Knob and Tube Wiring

Knob and Tube wiring was one of the earliest techniques used to distribute electricity in our homes. It’s referred to as Knob and Tube because of the ceramic insulators that were used to pass the wire through and around obstacles. The Tube lined a hole through a stud or joist and the wire fed through it to protect the structure from contact. Knobs were used to secure the wire and at points with changes in direction. The wire itself was a product of the times; copper with a cloth woven covering impregnated with a waxy substance to protect the wires from moisture. Unlike modern wiring, each conductor was a separate wire and there was no ground wire.

Aluminum wires in electrical panel

The first installations were all retrofits and the wiring was mounted on wall surfaces. As new homes were built knob and tube wiring was incorporated into the wall structure like today’s wiring is. Since using electricity was new, there were very limited uses for it and the amount of current supplied was small, typically 30 amps. Today’s homes use at least 100 amps and in those of any size 200 amps is common. As new electric appliances, televisions, computers and other devices came along electrical services were upgraded in older houses.

It wasn’t overly difficult to upgrade the electrical service and distribution panel, but the existing distribution wiring hidden in the walls was a greater challenge. The effort and disruption of opening walls to replace the wiring was more than many homeowners were prepared to undergo. Often older houses developed into hybrid systems. This left sections of Knob and Tube wiring in some of the more difficult to access original sections of the home and updated wiring was used in remodelled sections and new additions.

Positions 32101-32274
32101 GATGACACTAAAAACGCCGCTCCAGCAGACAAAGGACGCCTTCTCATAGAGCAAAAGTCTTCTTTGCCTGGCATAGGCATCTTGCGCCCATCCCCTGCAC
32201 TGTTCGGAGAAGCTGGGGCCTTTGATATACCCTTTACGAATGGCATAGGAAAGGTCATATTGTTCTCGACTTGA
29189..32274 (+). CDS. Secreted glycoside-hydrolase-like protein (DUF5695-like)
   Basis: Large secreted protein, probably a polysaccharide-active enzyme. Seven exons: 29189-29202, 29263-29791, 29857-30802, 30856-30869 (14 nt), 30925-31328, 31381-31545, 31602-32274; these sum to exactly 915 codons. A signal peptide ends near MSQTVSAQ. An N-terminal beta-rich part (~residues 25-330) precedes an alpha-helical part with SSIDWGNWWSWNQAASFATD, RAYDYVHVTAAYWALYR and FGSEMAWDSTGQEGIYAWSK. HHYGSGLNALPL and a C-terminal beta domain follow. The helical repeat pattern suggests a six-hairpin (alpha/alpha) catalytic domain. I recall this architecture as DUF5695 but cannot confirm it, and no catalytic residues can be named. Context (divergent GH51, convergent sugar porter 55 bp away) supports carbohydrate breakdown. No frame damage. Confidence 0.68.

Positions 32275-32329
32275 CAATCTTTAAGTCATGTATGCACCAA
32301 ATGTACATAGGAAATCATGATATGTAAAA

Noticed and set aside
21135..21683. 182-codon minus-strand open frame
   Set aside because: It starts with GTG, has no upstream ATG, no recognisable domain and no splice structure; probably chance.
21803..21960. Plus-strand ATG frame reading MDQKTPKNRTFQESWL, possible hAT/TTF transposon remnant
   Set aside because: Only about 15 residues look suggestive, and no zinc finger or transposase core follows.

This is part of the reality that home buyers face today when purchasing homes that predate about 1940. Somewhere in that building one or many runs of old Knob and Tube wire may still be hidden in the wall. It’s not that the wiring doesn’t work, but it doesn’t meet modern electrical and safety standards. Amateur connections between old and new wiring can be problematic and because the presence of Knob and Tube is considered undesirable, old wiring is sometimes left hidden and goes undisclosed. To be fair, the current owner may have no idea that it’s there.

Ultimately this falls into the risk that a home buyer accepts when they purchase an older home. Along with the charm comes the workmanship and technology of the day. As Home Inspectors, we look for signs of Knob and Tube wiring, but it’s a visual inspection and we can’t open up the walls to satisfy our curiosity. Another reason that Knob and Tube wiring becomes relevant at the time of purchase is that insurance companies are none too fond of it. You may have fewer companies to choose from, and those that do cover it, may do so at a higher cost.

The purpose of this article was to help you understand Knob and Tube wiring and the issues it raises in buying older homes. Wiring issues can be always be addressed with enough effort. It is just one of many issues to be considered and a licenced electrical contractor should be consulted when it is discovered. Hopefully the remaining use of Knob and Tube is limited and the associated costs to upgrade will be manageable.


Author: Rob Cornish is a Home Inspector in Ottawa, Canada. © 2013 HomeXam Inc.
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